“August 12–18. Romans 7–16: ‘Overcome Evil with Good’” Come, Follow Me—For Individuals and Families: New Testament 2019 (2019)
“August 12–18. Romans 7–16,” Come, Follow Me—For Individuals and Families: 2019
“Overcome Evil with Good”
Only a few of the gospel principles in Romans 7–16 can be included in this outline, so don’t limit yourself to what is addressed here. Pay attention to the inspiration you receive as you study.
Record Your Impressions
As he opened his epistle to the Romans, Paul greeted Church members in Rome by calling them “beloved of God” who were “called to be saints.” He remarked that their “faith [was] spoken of throughout the whole world” (Romans 1:7–8). Even though Paul spent much of his epistle correcting false ideas and flawed behaviors, it seems he also wanted to assure these new Christian converts that they truly were Saints who were beloved of God. In a humble show of empathy, Paul acknowledged that he had felt like a “wretched man” at times (Romans 7:24), but the gospel of Jesus Christ had given him power to overcome sin (see Joseph Smith Translation, Romans 7:22–27 [in the Bible appendix]). He went on to share tender counsel for all of us who struggle to feel beloved and for whom saintliness may seem out of reach. “Be not overcome of evil,” he said—both evil in the world and evil in ourselves—“but overcome evil with good” (Romans 12:21).
Ideas for Personal Scripture Study
If I follow the Spirit, I can overcome sin and prepare for an inheritance with God.
Even after entering into “newness of life” through the ordinance of baptism (Romans 6:4), perhaps you have felt some of the inner conflict Paul described in Romans 7—the “warring” between the natural man and our righteous desires (Romans 7:23). But Paul also spoke of hope in Romans 8:23–25. What reasons for this hope do you find in chapter 8? You might also look for blessings that come from having “the Spirit of God dwell in you” (Romans 8:9). How can you seek the companionship of the Holy Ghost more fully in your life?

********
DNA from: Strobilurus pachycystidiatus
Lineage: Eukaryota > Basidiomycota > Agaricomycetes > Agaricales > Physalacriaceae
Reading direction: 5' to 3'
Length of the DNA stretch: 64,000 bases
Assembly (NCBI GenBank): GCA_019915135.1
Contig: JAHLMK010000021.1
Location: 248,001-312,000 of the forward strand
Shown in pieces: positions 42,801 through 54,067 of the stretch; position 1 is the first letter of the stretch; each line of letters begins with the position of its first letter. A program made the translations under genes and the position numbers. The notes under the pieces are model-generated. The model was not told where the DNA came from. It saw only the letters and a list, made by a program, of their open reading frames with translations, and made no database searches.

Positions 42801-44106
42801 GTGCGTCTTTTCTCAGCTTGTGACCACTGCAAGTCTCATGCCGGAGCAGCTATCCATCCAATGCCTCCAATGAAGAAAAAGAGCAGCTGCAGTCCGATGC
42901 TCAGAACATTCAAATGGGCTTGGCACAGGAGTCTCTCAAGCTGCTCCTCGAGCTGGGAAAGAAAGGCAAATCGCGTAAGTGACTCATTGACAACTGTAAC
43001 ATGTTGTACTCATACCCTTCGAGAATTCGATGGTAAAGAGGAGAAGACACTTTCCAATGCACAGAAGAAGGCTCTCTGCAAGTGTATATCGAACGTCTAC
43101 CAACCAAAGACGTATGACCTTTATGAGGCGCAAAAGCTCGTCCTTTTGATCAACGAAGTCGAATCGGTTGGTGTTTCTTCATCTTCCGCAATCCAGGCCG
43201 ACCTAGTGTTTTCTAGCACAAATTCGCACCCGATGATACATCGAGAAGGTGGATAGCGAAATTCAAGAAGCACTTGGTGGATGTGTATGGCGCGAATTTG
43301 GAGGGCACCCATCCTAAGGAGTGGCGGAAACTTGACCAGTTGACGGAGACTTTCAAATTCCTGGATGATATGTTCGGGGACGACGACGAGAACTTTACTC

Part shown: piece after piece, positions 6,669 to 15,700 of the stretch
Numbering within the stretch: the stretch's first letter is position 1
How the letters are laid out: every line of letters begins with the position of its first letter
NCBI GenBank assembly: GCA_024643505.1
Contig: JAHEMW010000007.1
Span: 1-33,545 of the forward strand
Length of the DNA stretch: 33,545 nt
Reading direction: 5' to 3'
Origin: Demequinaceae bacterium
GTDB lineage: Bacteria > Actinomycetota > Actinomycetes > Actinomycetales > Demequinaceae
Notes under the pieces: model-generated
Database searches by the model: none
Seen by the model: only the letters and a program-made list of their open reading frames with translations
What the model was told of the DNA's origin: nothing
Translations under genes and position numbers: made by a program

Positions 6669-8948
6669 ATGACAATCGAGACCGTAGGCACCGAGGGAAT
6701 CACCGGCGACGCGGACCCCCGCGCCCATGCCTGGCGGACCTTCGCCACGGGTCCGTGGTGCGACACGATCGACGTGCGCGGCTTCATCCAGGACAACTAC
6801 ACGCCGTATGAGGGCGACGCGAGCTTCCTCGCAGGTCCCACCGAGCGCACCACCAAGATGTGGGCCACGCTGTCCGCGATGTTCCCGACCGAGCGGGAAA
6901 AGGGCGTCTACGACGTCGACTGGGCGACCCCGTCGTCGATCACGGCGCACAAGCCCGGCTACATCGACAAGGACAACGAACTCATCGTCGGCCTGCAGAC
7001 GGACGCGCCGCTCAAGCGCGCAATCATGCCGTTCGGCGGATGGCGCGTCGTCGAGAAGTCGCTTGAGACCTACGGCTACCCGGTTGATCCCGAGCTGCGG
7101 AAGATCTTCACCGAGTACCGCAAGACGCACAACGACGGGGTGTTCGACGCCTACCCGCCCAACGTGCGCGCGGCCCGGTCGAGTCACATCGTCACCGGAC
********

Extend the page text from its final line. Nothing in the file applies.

The eternal glory that awaits the faithful far outweighs the trials of mortality.
Just a few years after Paul wrote this epistle, the Saints in Rome suffered horrific persecutions. What do you find in Romans 8:17–39 that might have helped these Saints when persecution came? How might these words apply to you and the trials you currently face?
Look for connections between these verses and this counsel from Sister Linda S. Reeves: “I do not know why we have the many trials that we have, but it is my personal feeling that the reward is so great, so eternal and everlasting, so joyful and beyond our understanding that in that day of reward, we may feel to say to our merciful, loving Father, ‘Was that all that was required?’ I believe that if we could daily remember and recognize the depth of that love our Heavenly Father and our Savior have for us, we would be willing to do anything to be back in Their presence again, surrounded by Their love eternally. What will it matter … what we suffered here if, in the end, those trials are the very things which qualify us for eternal life and exaltation in the kingdom of God with our Father and Savior?” (“Worthy of Our Promised Blessings,” Ensign or Liahona, Nov. 2015, 11).